Worm loves worm is a story about love conquering all, and about staying true to yourself, even in the face of opposition. It can be interpreted as a story about gay marriage or interracial or intercultural marriage, but it’s also a story about standing up for yourself when everyone around you has an opinion, and not losing your sense of self. It’s a story about accepting change, and about being gracious when other people have different opinions. The story of Worm loves worm is a simple one, but one that has a very positive spirit. Lots of fun and highly recommended.

So, what have you been reading this week?

Friday Favourites – November 6, 2015

Untitled designNeed some help procrastinating on this grey and gloomy (at least in Vancouver) Friday? I’m here for you.

Beloved naturalist David Attenborough narrates Adele’s “Hello” video. It’s a thing of beauty.

Amazon has just opened a brick and mortar book store. Maybe it’s not as crazya move as it sounds.

Attempting NaNoWriMo? Here are some tips to get you started.

I found a new-to-me Canadian book blog! So many posts to catch up on!

Wondering what the best tea in the world is? Here’s one tea drinker’s opinion. I might just have to try them all, in the name of science of course…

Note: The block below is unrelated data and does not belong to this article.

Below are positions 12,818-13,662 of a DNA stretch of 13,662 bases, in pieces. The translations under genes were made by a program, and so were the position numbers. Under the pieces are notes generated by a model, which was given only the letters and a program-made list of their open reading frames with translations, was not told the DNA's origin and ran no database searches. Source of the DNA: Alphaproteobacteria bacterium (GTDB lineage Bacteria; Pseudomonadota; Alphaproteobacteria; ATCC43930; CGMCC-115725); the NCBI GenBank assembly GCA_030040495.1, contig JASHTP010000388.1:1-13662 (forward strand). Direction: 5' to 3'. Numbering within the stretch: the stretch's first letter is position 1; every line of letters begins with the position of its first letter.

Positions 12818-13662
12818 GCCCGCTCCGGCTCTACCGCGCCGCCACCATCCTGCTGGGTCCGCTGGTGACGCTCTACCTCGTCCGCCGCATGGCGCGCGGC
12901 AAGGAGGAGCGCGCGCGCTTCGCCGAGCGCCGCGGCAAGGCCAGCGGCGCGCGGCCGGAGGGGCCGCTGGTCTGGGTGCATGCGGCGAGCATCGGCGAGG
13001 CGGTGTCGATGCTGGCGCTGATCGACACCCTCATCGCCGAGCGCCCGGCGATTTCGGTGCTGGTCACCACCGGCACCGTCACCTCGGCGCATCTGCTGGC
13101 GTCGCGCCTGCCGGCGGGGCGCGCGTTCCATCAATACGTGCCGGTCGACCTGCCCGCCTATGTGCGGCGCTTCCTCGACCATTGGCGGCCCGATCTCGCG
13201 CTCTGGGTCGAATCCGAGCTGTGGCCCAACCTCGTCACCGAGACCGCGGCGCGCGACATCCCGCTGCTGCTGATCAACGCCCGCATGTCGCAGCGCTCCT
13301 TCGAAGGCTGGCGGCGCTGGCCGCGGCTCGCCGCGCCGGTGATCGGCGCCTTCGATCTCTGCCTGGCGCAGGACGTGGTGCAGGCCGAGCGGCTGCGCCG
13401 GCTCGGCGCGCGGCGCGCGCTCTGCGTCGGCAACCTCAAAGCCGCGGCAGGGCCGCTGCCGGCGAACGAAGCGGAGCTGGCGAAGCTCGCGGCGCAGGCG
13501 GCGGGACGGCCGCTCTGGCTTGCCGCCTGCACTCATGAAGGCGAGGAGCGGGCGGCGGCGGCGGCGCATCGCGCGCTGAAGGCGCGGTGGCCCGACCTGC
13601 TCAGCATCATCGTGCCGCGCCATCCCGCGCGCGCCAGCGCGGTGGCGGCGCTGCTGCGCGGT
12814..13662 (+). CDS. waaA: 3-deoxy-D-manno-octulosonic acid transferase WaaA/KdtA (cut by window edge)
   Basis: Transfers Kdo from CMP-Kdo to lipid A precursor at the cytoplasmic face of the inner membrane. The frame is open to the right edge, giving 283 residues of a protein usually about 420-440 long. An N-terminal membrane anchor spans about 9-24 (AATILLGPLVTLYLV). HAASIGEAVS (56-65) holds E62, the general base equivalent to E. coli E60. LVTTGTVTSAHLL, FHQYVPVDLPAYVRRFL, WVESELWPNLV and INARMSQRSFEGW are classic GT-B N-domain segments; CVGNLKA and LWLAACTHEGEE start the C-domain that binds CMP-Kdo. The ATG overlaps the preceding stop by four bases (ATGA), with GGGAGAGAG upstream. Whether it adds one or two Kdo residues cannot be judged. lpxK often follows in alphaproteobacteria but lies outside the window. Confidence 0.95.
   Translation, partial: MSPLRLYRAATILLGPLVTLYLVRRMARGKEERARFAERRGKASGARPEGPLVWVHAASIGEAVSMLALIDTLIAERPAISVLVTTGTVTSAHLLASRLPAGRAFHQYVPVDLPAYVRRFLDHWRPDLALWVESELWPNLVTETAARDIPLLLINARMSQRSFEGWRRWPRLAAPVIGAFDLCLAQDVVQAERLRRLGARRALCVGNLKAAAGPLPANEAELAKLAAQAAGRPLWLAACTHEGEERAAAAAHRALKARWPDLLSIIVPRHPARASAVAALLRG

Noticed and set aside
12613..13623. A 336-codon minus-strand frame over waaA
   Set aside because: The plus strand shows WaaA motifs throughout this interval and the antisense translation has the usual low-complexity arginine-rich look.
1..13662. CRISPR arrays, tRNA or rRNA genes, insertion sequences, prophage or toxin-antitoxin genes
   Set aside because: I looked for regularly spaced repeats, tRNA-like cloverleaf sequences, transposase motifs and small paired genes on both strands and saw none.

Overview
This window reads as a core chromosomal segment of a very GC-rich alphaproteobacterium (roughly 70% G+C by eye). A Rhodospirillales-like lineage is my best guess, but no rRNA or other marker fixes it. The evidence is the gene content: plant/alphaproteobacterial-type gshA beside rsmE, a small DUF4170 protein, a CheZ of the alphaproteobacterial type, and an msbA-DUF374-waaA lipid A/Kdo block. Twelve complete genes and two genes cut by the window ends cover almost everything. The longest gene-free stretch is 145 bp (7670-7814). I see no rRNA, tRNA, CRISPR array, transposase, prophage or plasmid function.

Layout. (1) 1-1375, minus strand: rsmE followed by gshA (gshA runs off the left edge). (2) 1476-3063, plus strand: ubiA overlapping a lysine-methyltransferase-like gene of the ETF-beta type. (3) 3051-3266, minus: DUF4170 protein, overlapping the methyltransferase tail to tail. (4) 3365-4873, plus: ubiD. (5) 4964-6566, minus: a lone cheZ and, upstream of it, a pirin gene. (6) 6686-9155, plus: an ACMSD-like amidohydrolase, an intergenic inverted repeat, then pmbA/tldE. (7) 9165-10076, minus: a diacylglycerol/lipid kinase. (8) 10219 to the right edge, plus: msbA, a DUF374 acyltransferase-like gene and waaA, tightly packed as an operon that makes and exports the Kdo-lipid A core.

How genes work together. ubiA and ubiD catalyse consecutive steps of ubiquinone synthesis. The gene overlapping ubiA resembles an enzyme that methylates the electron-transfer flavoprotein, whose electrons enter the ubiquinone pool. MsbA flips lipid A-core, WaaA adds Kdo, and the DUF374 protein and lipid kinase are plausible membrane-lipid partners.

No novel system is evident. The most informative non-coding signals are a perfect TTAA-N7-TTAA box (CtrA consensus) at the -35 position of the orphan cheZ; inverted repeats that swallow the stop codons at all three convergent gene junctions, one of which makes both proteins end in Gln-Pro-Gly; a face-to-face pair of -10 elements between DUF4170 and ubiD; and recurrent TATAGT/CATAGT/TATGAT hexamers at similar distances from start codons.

Canada’s cabinet finally reflects Canada’s population. We have achieved gender parity, our health minister is actually a physician, our minister of defense served in the armed forces,our minister of the status of women is actually a woman,  and our minister of transportation is AN ASTRONAUT. Yeah, our cabinet is cooler than your cabinet.

Have a great weekend!

Nonfiction Picture Book Wednesday – 11/3/2015

nonfictionNonfiction Picture Book Challenge 2015 is a weekly celebration of imaginative children’s nonfiction materials hosted by Kid Lit Frenzy.

I missed Nonfiction Picture Book Wednesday last week, and I missed it terribly, so I made sure to block aside some time for my favourite post of the week!


Title: Eye to Eye: How Animals See The World
Author/Illustrator: Steve Jenkins